ØV the Kid: And Now We Know.
It was about twenty minutes after nine, and I officially began to get antsy standing amongst a crowd of some very youthful faces. Olivver, aka The Kid, whose band was teasing us from behind closed curtains, was opening for Lovelife at The Roxy on Sunset. It’s always the best catching newer acts that you know are going to be big, except this wasn’t exactly ØV’s first go around. Olivver, fka as Bryan Sammis, I discovered is the former drummer of the mega popular band, The Neighbourhood (hence the teens). I initially stumbled upon his solo work while Lovelife was co-hosting ALT 98.7 on a Sunday, and they were introducing their friend and collaborator’s song, “Lucy (Hurt People Hurt People).” I freaked out when I heard it and that’s pretty much what I did when The Kid hit the stage playing it as the night’s opener.
All of his music is eclectic and of a natural pace. There’s no rush here, but it’s still cohesive and has solid momentum. The songs are dope, and the production translates well to the stage. The genre is somewhat ambiguous (which I dig), but the music still serves, so whatever. There’s some melodic R&B elements, electronic elements, and some serious sensuality taking place. He performed “Attica ‘71,” one of my favorites, and his band killed it. He knows what he’s doing and he’s got the swag to pull it off; ØV is a thinker and he’s crafty. There’s all kinds of conceptual blueprints happening, whether in his videos or Now You Know t-shirts; needless to say, there’s substance behind the product. It’s original and clever, and I like it.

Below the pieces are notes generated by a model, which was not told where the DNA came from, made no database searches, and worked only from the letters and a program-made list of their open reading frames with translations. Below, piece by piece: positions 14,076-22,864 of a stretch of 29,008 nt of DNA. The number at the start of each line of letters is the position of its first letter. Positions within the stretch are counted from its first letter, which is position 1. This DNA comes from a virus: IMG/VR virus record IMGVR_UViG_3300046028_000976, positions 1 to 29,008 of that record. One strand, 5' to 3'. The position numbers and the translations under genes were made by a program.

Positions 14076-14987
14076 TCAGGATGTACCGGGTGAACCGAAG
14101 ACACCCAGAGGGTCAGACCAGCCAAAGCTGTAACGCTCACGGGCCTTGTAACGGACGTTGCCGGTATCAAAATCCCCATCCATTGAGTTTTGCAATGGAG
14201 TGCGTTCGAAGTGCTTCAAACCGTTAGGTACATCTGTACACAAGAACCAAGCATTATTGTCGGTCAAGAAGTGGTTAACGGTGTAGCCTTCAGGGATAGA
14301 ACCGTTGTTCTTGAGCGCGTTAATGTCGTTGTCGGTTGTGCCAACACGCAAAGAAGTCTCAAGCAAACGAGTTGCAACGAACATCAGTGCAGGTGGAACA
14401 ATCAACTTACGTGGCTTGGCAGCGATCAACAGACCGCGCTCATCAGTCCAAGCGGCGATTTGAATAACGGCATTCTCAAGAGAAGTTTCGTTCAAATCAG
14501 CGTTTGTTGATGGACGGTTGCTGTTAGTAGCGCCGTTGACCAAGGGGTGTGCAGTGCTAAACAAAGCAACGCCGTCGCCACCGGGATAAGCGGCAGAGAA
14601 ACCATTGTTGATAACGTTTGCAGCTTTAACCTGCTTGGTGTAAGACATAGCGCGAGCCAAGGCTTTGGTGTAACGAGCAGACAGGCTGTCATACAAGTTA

One may have assumed that it was Bryan’s decision to detour away from The NBHD with desires of doing his own solo thing, but the night of the show indicated otherwise. It’s never quite that simple after all. There was no bitterness in tact, nor arrogance, instead he has a quiet confidence that seems to be simply moving on with life. That’s not to say it was an easy process. He closed the show with a candid sentiment just before playing his song, “Not Going Home.” Bryan opened up about the pain associated with change following the highs of success, and the crisis of identity experienced at the end of a profound life chapter. His last words summed up his decision after leaving his band to either ‘go home… and kill myself,’ he abruptly stated, or to go and keep making music. It was quick, but clearly not lacking in extremity; it felt necessary. It certainly hit home for me. It’s emblematic of a cultural myth of success while poignantly reminding that it is indeed fleeting. However, the phoenix will rise again, because if there was anything the night told us or for us to know, it is… The Kid has heart and he’s following it. So, Olivver’s star is rising, because he and his music are actually really good.
So yes… now we definitely know.
Big ups to Travis Keaster for the photos! @keast_infection
TAGS: ØV @ Bootleg 9/24, “Keep it Sacred“, Mojo b crush in, the bold & the restless 🙂